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Antimicrobial activities of extracts from Indo-Pacific marine plants against marine pathogens and saprophytes
Puglisi, M.P.; Engel, S.; Jensen, P.R.; Fenical, W. (2007). Antimicrobial activities of extracts from Indo-Pacific marine plants against marine pathogens and saprophytes. Mar. Biol. (Berl.) 150(3): 531-540.
In: Marine Biology. Springer: Heidelberg; Berlin. ISSN 0025-3162, more
Peer reviewed article  

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  • Puglisi, M.P.
  • Engel, S.
  • Jensen, P.R.
  • Fenical, W.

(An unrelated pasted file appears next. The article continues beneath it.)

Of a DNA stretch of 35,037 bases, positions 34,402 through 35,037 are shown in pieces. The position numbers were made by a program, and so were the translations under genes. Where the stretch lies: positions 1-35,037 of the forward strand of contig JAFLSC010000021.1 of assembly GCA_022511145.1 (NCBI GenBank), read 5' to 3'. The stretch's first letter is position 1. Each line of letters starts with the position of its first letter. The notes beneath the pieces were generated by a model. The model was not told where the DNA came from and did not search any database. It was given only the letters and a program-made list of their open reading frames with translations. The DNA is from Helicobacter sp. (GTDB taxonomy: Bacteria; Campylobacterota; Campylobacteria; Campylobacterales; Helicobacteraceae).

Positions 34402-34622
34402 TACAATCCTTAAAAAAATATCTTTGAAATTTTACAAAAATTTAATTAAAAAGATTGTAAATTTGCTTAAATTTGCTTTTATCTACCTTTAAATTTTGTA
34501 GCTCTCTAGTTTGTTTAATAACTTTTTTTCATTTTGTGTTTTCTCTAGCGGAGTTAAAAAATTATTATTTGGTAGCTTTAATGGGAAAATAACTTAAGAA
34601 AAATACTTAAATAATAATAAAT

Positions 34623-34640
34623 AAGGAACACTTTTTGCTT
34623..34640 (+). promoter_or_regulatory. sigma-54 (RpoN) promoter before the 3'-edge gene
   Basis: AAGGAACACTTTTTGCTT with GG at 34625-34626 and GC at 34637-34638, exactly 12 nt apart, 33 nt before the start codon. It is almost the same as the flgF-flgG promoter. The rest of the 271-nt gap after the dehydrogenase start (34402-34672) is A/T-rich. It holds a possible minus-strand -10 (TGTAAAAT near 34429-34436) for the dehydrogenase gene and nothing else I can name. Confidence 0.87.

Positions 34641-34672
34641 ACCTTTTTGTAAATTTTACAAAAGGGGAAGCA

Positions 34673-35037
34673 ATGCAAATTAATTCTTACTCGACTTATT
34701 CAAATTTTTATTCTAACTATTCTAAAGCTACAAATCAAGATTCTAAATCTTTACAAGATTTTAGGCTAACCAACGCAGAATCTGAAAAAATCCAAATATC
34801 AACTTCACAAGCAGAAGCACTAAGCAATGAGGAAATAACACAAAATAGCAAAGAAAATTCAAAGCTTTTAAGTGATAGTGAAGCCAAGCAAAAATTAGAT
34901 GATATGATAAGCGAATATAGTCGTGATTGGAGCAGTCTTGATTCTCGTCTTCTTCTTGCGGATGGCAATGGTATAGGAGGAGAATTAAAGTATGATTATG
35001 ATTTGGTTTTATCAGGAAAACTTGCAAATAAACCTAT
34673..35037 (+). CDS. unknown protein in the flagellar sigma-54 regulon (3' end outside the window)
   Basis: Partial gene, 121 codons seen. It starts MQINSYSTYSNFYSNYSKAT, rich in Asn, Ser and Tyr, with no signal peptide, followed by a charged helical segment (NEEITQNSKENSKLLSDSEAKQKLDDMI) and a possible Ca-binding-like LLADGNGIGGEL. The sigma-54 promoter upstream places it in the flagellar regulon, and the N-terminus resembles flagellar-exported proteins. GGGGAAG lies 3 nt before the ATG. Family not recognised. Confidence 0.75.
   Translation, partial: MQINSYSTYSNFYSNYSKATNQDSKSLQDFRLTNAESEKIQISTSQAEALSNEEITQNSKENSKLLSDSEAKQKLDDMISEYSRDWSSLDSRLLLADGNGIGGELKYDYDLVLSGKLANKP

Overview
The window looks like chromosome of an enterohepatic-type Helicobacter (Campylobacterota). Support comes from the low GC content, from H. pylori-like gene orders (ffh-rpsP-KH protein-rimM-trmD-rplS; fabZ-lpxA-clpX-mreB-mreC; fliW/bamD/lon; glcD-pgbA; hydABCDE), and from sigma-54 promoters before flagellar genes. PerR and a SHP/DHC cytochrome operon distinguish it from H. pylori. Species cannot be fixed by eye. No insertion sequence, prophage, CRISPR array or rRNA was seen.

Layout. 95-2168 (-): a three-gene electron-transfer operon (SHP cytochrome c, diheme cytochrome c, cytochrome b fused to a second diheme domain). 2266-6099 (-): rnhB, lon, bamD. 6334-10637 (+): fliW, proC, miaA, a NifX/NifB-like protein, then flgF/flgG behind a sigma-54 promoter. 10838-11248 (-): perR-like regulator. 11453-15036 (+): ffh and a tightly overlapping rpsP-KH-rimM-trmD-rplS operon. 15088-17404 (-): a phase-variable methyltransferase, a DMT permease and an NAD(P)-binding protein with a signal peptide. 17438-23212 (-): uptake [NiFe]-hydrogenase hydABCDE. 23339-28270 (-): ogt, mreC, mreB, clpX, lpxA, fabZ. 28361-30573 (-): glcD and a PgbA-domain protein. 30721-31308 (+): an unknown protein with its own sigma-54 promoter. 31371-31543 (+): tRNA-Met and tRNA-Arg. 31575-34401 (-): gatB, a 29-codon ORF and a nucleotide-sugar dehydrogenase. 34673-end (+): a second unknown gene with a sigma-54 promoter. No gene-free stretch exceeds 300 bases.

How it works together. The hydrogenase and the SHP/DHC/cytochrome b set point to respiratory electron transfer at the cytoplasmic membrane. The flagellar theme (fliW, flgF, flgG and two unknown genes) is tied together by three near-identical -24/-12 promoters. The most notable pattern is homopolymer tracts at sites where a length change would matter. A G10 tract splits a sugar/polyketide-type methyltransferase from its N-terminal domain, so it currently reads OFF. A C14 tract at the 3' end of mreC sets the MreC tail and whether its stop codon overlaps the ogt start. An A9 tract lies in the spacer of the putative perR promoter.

This study is the second of two surveys designed to systematically screen extracts from marine plants for antimicrobial effects against ecologically relevant marine microorganisms, and to compare results on a geographical basis. In the preceding survey, extracts from tropical Atlantic marine algae and seagrasses were screened in growth inhibition assays against the pathogenic fungus Lindra thalassiae, the saprophytic fungus Dendryphiella salina, the saprophytic stramenopiles, Halophytophthora spinosa and Schizochytrium aggregatum, and the pathogenic bacterium Pseudoaltermonas bacteriolytica. In this study, the same assay microorganisms were used to examine the antimicrobial effects of lipophilic and hydrophilic extracts from 54 species of marine algae and two species of seagrasses collected from Indo-Pacific reef habitats. Overall, 95% of all species surveyed in this study yielded extracts that were active against one or more, and 77% yielded extracts that were active against two or more assay microorganisms. Broad-spectrum activity against three or four assay microbes was observed in the extracts from 50 to 21% of all species, respectively. Extracts from the green alga Bryopsis pennata and the red alga Portieria hornemannii inhibited the growth of all assay microorganisms. Given that antimicrobial activity was prevalent among extracts of Indo-Pacific marine plants, it is interesting to note that the inhibitory effects of each extract varied considerably between the assay microorganisms. Overall, H. spinosa and D. salina were the most susceptible while L. thalassiae, S. aggregatum, and P. bacteriolytica were the most resistant to the extracts tested. These results provide good evidence that antimicrobial chemical defenses are widespread among Indo-Pacific marine plants. Further, the activity profiles of plant extracts suggest that antimicrobial secondary metabolites can have pathogen-selective or broad-spectrum effects. To confirm these results, chemical studies will be needed to isolate and characterize the compounds responsible for the observed antimicrobial activities.

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